Written by Jonathan Schubert, one half of the winning team at Witchitie 15-hour
‘The more I practice… the luckier I get.’ Popularised by golfer, Gary Player
There were many things that went right over the course of this event. I think that some of those were the result of practice and learnings put into place over the last few years. Some of them were pure luck. And possibly some of it was that by doing enough things right we put ourselves in a position to get lucky.
I have been reflecting on this event over the last couple of weeks and I have no idea which of these options is more true about this wonderful weekend.
To get things started here are two things about me.
The Process Refiner
My brain is happy when there is a process to refine and optimise. I enjoy learning the hows and whys of things. I love a well refined process that can lead to a consistently good outcome. I tend not to mind ‘mistakes’ too much as long as there is something that can be learnt from and a process can be refined. This is true in a general sense as well as applicable to fairly small things.
After a discussion in the car on the drive up to the event the mindset that we took into this event as a team was: to be in the moment, to enjoy the process and see what we can learn.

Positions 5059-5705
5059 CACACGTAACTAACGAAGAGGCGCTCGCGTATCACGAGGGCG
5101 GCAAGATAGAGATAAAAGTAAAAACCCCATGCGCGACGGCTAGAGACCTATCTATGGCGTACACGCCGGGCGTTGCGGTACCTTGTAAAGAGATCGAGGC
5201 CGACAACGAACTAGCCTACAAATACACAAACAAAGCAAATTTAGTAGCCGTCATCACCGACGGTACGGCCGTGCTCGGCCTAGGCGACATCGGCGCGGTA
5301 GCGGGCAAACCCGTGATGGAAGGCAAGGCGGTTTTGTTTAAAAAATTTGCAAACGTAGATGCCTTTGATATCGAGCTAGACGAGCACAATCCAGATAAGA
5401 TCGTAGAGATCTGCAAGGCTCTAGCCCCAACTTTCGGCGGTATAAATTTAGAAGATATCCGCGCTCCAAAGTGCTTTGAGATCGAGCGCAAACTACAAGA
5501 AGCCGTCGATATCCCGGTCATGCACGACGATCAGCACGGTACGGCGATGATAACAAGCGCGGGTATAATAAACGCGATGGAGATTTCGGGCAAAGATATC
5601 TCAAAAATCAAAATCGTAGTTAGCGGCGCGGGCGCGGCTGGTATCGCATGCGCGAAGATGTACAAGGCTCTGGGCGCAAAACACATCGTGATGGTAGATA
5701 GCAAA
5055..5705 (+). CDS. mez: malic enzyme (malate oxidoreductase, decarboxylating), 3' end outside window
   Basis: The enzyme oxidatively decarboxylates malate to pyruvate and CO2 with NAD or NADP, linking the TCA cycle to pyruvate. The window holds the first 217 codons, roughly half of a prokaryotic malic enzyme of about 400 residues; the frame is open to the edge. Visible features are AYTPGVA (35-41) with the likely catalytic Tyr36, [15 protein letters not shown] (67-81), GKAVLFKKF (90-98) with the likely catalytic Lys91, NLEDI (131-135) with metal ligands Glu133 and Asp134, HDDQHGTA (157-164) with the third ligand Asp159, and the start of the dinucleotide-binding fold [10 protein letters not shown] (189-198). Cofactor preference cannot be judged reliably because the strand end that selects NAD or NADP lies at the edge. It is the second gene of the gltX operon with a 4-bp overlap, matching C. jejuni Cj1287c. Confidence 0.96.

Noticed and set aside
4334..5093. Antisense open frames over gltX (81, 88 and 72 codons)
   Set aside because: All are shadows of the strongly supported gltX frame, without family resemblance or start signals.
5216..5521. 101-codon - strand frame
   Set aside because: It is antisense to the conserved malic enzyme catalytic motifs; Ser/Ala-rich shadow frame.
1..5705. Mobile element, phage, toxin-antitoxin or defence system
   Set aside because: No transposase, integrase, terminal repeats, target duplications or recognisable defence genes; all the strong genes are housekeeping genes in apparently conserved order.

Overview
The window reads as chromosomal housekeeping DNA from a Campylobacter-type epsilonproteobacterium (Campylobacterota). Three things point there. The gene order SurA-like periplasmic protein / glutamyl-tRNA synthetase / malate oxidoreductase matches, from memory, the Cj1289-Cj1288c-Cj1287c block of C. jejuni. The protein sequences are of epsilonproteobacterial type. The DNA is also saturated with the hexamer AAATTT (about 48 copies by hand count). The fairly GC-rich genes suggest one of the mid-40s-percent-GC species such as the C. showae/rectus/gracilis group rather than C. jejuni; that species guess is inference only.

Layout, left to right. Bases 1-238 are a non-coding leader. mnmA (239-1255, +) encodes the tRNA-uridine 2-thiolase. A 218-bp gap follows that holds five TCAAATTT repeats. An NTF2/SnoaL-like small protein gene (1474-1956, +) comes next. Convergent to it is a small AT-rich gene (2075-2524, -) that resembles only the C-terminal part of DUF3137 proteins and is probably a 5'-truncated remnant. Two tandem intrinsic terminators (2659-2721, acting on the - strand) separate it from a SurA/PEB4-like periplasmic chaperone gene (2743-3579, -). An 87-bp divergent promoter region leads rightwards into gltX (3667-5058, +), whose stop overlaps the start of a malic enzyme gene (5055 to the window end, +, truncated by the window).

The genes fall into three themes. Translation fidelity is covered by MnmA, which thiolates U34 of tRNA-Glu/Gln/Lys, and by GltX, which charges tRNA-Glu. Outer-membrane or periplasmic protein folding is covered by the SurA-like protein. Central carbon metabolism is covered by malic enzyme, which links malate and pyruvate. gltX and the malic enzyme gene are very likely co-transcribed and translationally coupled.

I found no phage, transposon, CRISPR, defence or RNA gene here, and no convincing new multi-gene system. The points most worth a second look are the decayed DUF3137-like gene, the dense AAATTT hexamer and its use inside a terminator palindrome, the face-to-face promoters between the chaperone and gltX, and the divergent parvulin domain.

‘Tribalism implies the possession of a strong cultural or ethnic identity that separates one member of a group from the members of another group’. Wikipedia: Tribalism
One element of my personality is that I enjoy a bit of playful banter. To help with this banter it is always helpful to identify a tribe to stick with and in doing so also identify this opposing tribe to act as a pantomime villain. A good solid bit of rivalry. The Adelaide Crows vs Port Adelaide Power. Tribalism can have its issues but it can also be a part of some playful fun.
I haven’t been around rogaining a great deal but in the period that I have been involved it has seemed that there is some playful tribalism in the rogaining world … the Rogainers vs the Trail Runners.
The trail running tribe has their identifying uniform: running shorts, light weight shoes and a running pack. They also seem to move a bit faster but are prone to poor planning and navigation errors.
The rogaining tribe has their uniform: pants, gaiters, shoes with leather uppers and a daypack style pack. They move at a consistent ‘march’ regardless of terrain along with solid planning and exceptional navigation.
In the past I have always identified as a part of the trail running tribe. I have made jokes to my teammates about the silliness of cork boards, pins and string.
In the lead up to this event these elements of my personality sat in conflict with each other. I can see that there is value in the processes of the rogaining tribe, but I have been reluctant to betray my tribe and move to the dark side. In the end the process refiner won the battle. I got my hands on some gaiters and tried them a couple times to get used to them. My teammate (Barry McBride) and I discussed tactics and planning, and that ended with him buying a cork board and pins and sourcing some string.
I hoped to find a place to exist in between the two tribes.